UF Horticultural Sciences researchers utilize special imaging techniques to measure the oils, proteins and carbohydrates in maize seeds, without destroying them. The group, led by UF Associate Professor Mark Settles, uses near-infrared spectral scattering and other imaging to understand the contents of seeds in a non-destructive way. These assays are important because they are rapid, inexpensive and can accurately identify mutants with enhanced qualities. These qualities can then be easily linked to genes that can help describe the mechanisms behind production of important metabolites.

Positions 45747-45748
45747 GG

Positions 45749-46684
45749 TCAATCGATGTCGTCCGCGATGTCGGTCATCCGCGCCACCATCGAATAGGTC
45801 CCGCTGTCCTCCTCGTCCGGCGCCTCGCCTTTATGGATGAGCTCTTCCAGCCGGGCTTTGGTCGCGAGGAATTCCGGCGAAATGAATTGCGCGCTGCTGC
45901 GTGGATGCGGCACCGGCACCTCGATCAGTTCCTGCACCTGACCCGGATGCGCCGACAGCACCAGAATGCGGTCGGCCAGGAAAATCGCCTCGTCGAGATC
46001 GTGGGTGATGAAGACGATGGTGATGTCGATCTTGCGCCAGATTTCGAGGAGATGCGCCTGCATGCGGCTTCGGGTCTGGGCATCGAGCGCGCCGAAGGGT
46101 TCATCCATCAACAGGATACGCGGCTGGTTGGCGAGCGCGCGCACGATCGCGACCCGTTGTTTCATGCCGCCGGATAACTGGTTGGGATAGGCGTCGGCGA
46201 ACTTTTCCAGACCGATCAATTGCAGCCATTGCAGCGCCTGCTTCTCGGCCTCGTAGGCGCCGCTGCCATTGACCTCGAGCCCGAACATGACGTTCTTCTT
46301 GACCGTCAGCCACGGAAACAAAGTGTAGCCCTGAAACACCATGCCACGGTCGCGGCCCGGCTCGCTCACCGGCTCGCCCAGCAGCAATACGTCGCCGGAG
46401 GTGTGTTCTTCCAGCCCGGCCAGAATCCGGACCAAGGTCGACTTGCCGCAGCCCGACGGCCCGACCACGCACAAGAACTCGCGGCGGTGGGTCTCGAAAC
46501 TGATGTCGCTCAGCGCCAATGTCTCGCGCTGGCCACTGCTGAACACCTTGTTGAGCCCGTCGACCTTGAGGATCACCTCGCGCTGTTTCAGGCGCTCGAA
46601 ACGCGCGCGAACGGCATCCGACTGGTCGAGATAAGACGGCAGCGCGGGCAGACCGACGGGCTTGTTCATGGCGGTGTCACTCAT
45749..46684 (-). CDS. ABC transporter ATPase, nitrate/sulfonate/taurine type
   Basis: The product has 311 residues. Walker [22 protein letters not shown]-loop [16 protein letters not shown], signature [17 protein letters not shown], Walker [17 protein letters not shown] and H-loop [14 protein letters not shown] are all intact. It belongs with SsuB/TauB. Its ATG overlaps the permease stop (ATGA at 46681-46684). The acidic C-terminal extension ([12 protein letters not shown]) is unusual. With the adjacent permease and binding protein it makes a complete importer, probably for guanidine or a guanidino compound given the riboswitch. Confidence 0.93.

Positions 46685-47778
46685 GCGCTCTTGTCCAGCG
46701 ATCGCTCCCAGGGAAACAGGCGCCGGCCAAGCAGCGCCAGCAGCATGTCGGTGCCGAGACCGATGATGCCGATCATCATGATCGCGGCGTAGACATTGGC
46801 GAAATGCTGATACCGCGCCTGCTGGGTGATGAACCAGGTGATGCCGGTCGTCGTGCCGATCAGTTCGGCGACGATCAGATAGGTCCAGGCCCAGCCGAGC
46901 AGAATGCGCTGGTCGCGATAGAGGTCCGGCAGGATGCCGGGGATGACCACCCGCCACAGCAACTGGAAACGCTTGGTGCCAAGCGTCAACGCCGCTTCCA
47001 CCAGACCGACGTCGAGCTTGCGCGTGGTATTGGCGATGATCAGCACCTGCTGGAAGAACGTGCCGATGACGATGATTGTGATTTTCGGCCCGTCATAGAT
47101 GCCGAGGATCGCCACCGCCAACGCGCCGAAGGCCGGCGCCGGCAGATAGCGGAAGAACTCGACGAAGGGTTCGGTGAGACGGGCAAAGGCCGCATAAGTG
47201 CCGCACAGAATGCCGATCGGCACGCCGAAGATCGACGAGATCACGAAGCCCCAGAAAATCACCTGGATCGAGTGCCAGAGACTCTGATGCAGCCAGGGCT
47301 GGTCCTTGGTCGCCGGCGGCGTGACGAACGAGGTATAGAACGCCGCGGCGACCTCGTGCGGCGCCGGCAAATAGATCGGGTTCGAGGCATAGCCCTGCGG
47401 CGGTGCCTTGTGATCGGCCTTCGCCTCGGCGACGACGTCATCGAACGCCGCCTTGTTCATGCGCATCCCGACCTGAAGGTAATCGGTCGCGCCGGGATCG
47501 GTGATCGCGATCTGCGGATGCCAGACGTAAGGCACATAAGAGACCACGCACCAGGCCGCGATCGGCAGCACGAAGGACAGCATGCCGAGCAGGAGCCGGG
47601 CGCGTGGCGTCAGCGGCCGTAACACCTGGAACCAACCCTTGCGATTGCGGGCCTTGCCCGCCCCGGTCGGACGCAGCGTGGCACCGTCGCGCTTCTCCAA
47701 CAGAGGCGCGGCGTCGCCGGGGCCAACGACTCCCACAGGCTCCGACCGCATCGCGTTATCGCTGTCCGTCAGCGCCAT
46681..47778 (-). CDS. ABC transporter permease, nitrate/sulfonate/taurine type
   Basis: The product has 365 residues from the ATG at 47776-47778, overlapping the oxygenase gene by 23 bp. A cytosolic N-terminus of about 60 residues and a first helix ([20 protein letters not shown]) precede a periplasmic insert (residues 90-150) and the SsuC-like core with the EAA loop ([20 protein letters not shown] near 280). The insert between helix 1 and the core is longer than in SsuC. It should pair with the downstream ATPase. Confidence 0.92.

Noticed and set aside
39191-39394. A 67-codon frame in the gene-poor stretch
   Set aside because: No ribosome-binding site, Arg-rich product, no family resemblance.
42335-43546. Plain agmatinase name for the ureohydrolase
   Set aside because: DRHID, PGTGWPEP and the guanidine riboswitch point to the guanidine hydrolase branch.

A review the major digital imaging and spectroscopy technologies that can be used to characterize plant seed phenotypes was published in the book Seed Genomics.
Gustin, J. L. and Settles, A. M. (2013) Machine Vision for Seed Phenomics, in Seed Genomics (ed P. W. Becraft), Wiley-Blackwell, Oxford, UK. doi: 10.1002/9781118525524.ch13